HATTIESBURG, Miss. – In order to help prepare the University of Southern Mississippi and the Hattiesburg area for a radiological threat, the Mississippi National Guard participated with local, state and federal agencies in an exercise at the college on Jan. 17 and 18.
The exercise centered on preparing for an incident and then responding to the threat of a radiological attack on the college’s M.M. Roberts Stadium. The Mississippi Department of Health provided harmless live samples of a radioactive isotope and hid them at several locations in the stadium. First responders were tasked with locating and identifying the threat as well as safe removal.
The 47th Civil Support Team, the Flowood-based response team for emergencies or terrorist events that involve weapons of mass destruction or toxic industrial chemicals, assisted the agencies during the exercise by providing initial advice on prevention and agent determination as well as leading first responders through the detection assessment process.
“The relationship that we build with local first responders and security at these sporting venues is critical. When they need somebody and they have an issue, it’s better to have learned upfront, when there’s no pressure and no stress, than in a situation,” said Capt. Heath Morgigno, operations officer for the CST.
Building those relationships was a main focus of the exercise, said Daniel Ward, director of training and integrated systems for USM’s National Center for Spectator Sports Safety and Security (NCS4), which hosted the event.
“For us, we haven’t had a lot of exposure to the National Guard and their capabilities so it’s extremely important for us to work with them to learn and understand what capabilities they bring and how they can help us in enhancing our overall preparedness,” Ward said. “We’re exercising our community response capabilities to a radiological incident. It’s something that hasn’t been exercised or discussed often enough in the sports safety security industry.”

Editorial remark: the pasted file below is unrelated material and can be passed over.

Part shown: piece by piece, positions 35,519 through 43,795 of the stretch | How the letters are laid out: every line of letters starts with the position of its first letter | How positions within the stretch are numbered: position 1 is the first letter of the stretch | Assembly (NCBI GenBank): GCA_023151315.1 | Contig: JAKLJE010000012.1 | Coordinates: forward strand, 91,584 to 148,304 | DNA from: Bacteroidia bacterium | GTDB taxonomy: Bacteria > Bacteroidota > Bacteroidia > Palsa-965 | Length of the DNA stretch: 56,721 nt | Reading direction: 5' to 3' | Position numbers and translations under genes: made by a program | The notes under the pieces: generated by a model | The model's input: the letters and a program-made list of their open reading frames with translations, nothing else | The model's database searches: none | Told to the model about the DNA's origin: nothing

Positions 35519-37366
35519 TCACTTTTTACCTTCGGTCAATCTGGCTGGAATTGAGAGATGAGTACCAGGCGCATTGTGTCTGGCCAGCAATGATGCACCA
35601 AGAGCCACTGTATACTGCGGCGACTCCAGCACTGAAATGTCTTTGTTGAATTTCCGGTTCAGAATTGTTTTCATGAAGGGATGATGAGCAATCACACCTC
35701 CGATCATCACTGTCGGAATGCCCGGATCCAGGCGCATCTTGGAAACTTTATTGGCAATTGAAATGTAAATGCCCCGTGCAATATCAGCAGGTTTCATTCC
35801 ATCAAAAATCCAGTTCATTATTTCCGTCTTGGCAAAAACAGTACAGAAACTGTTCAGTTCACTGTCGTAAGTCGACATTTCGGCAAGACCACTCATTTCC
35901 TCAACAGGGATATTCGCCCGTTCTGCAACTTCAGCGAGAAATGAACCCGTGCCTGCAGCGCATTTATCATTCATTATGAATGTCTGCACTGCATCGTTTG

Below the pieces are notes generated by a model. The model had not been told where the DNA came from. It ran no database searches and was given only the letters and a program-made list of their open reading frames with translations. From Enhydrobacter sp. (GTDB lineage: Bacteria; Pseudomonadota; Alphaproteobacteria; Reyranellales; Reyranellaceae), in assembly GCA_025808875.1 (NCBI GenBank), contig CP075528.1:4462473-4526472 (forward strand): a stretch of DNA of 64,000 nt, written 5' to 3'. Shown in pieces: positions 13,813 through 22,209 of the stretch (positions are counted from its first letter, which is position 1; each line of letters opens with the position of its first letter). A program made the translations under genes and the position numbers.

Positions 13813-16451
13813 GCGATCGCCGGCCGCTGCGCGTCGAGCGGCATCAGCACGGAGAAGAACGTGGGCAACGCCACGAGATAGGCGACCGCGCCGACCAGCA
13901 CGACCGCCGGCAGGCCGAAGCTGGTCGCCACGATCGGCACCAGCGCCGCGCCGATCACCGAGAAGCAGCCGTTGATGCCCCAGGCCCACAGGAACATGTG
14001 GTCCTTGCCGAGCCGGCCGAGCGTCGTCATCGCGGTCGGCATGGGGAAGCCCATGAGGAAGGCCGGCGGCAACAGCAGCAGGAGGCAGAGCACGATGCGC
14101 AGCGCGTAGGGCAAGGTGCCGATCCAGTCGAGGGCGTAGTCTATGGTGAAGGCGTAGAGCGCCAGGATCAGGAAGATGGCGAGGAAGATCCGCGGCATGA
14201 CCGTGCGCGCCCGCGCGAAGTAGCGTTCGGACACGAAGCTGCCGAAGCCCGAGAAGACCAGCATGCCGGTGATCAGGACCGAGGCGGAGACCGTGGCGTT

NCS4 was established by USM in 2006 in response to the Sept. 11, 2001, terrorist attack and the Department of Homeland Security’s identification of sports venues as soft targets for subsequent attacks. Its goal is to address the evolving security challenges of the U.S. sports industry through innovative research, quality training, and enhanced professional development.
“We’ve been planning for things such as bomb detection and active shooter, but today we added that radiation aspect and it taught me so much of what I need to do to take our plan even further – the contacts I need to make, what I need to do in planning for early detection and prevention and what to do if we find some type of radiation isotope,” said Rusty Keyes, commander of detectives for the USM Police Department. “I’ve been in law enforcement for 28 years and I probably learned more today than I have in the last five.”
Participants also included the Hattiesburg Fire Department, Forrest County Emergency Management Center, Mississippi Emergency Management Agency, Federal Bureau of Investigation’s Joint Terrorism Task Force, and the Department of Homeland Security, among others.